Israel’s right-wing prime minister, Benjamin Netanyahu, is yet again escalating his war against the Palestinian people. Netanyahu recently gave the green light to legislation that would make it easier for Israeli courts to impose the death penalty against Palestinians accused of carrying out “acts of terrorism” which result in fatalities. Subsequently, on Wednesday, November 14, the Knesset’s Constitution, Law and Justice Committee renewed its discussion of just such a bill.
While Israel has a law permitting the death penalty, no executions have been carried out in the country since the 1962 execution of the Nazi SS officer Adolf Eichmann. The bill passed a preliminary vote in committee last January, and it is currently preparing the legislation for a first reading before the plenum.
MK Oded Forer (Yisrael Beitenu), one of the bill’s sponsors, said the purpose of instituting capital punishment for terrorists is “not revenge, but deterrence.” MK Benny Begin (Likud) said he has been opposed to the death penalty since he entered the Knesset 30 years ago. “This bill is damaging and foolish, and I will vote against it,” he told the committee.
MK Michal Rozin (Meretz) said, “It’s disgraceful that a government which is paralyzed from a political and security perspective weekly brings more extreme bills to the Knesset to demonstrate how it is ‘becoming stronger’ in the face of terror. The tremendous damage that is being done to Israel’s legal code, particularly by this committee, is making Israel continuously less moral. The death penalty should be entirely removed from out legal code. We maintain that we want to be a ‘light unto the nations’… [but] the death penalty is cowardice.”
Hadash MK Yousef Jabareen (Joint List) noted, “This [initiative] is nothing but vindictiveness, and we cannot separate this current debate from the approaching elections. The attempt to garner political capital from feelings of hate and vengefulness is the only card that Yisrael Beitenu has left to play. Capital punishment is unacceptable, based on any democratic criterion. The global trend is to abolish capital punishment. Why shouldn’t capital punishment have been imposed in a murder case such as that of Tair Rada?” [Editor’s note: Tair Rada was a 13 year old Jewish Israeli girl murdered in 2006 by Roman Zadarov, a Ukrainian citizen who was working in Israel at the time.] “The considerations are the same considerations, and thus there’s no choice but to conclude that this [legislative initiative] is solely about vengefulness – of the occupier against the occupied. The Israeli government has been unsuccessful in maintaining the military occupation for decades and it is therefore seeking other ways of exercising force and oppression.”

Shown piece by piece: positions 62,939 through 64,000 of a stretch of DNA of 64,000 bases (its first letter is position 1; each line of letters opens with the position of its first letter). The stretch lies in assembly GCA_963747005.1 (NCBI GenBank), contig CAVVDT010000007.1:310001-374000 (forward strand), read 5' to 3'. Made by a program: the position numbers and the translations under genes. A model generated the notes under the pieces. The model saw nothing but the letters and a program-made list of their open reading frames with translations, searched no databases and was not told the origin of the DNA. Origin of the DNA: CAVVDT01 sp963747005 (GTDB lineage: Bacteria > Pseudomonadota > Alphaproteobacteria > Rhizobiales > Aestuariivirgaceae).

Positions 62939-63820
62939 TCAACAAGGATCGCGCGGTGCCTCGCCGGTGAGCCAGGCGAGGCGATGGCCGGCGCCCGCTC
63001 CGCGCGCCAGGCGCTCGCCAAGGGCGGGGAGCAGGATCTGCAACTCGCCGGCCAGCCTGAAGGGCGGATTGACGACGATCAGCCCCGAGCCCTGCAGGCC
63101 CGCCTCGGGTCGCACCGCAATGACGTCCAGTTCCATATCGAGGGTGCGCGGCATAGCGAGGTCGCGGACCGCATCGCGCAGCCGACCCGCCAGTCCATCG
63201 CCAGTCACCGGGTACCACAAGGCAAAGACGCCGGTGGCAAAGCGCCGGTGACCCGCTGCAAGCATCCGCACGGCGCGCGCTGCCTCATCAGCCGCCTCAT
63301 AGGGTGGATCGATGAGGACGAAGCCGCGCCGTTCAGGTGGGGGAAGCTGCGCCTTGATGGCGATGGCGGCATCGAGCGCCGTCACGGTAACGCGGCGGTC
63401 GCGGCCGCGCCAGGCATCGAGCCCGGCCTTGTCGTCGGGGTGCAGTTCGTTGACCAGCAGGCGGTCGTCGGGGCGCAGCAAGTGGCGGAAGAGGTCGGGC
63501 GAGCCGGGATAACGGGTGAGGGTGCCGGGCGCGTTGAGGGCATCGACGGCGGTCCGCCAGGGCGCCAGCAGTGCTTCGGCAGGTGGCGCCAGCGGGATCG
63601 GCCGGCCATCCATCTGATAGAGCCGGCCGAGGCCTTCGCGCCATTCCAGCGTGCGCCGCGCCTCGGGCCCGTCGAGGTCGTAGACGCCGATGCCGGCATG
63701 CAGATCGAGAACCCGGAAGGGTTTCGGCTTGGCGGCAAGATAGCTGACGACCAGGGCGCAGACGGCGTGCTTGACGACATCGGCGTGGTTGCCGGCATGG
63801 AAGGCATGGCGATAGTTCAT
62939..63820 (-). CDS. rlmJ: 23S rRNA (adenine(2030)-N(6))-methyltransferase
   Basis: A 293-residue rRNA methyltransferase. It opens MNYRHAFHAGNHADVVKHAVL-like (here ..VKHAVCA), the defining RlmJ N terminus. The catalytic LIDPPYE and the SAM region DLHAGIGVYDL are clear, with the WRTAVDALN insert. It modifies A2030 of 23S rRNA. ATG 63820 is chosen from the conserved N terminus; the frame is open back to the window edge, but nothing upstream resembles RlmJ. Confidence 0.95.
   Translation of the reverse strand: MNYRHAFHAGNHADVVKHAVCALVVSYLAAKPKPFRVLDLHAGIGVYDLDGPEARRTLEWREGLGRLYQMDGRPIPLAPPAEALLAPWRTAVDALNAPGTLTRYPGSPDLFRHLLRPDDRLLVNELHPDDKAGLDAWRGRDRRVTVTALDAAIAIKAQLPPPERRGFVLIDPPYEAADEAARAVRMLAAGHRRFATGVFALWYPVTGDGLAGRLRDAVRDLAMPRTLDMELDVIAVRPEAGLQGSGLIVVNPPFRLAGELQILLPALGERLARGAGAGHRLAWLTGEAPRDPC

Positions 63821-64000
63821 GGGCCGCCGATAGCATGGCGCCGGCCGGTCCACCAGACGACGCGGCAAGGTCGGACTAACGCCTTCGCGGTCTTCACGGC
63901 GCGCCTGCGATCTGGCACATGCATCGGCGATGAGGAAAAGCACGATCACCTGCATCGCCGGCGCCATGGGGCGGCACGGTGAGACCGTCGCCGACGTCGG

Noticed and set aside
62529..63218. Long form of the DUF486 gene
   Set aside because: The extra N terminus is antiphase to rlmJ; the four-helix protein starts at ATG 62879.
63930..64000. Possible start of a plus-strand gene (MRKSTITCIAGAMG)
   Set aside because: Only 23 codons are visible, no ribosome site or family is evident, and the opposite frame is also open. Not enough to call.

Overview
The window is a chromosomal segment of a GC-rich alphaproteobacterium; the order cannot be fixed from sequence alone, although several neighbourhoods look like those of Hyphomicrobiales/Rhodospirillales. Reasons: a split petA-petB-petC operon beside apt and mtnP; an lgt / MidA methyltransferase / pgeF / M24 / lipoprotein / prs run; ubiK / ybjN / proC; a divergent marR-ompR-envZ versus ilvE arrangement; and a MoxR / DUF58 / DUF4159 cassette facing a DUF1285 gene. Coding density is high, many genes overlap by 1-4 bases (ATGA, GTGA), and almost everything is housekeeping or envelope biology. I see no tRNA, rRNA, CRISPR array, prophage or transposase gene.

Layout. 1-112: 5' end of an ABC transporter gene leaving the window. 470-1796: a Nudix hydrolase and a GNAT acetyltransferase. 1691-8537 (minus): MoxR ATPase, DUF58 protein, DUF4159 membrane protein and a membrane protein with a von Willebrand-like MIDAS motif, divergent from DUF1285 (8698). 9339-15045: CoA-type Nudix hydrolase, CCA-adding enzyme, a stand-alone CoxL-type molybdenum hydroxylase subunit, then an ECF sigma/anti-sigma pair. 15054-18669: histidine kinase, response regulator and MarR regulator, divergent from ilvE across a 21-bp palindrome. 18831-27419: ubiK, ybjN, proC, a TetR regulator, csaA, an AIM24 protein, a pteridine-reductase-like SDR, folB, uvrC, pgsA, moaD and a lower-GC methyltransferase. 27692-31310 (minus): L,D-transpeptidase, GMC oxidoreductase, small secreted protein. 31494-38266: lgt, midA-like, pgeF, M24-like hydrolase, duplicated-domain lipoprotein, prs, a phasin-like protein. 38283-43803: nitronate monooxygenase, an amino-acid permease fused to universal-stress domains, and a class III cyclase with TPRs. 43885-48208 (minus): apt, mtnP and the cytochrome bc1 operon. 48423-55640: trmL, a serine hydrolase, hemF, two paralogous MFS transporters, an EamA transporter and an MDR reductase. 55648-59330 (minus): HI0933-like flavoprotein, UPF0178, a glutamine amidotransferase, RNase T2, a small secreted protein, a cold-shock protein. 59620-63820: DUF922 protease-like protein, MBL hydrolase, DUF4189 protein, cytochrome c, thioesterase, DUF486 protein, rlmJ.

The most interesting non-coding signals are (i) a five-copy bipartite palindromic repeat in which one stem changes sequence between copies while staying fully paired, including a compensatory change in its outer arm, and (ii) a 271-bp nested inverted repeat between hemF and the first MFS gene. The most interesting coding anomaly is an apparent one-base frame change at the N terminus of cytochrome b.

MK Jabareen also cast doubt about the entire legal mechanism worded in the proposed bill, whereby the minister of defense will instruct the military commander of the area in which the trial for the capital crime is taking place that a simple majority of the presiding justices – as opposed to a unanimous decision – is sufficient to impose the death penalty. To this the Hadash MK, who is also a doctor of jurisprudence, remarked: “I know of no such legislation…” MK Forer broke into the Jabareen’s words, saying: “I am prepared to pay for MK Jabareen’s flight ticket back to where he came from.” In response, MK Tamar Zandberg (Meretz) called MK Forer “a hot tempered bully and a chatterbox void of content.”
As Hadash MK Aida Touma-Sliman (Joint List) told reporters last January when the bill was initially approved in committee, the law is “intended mainly for the Palestinian people. It’s not going to be implemented against Jews who commit terrorist attacks against Palestinians, for sure,” as the bill is being drafted and championed by the country’s extreme right.
Related: Posts on the death penalty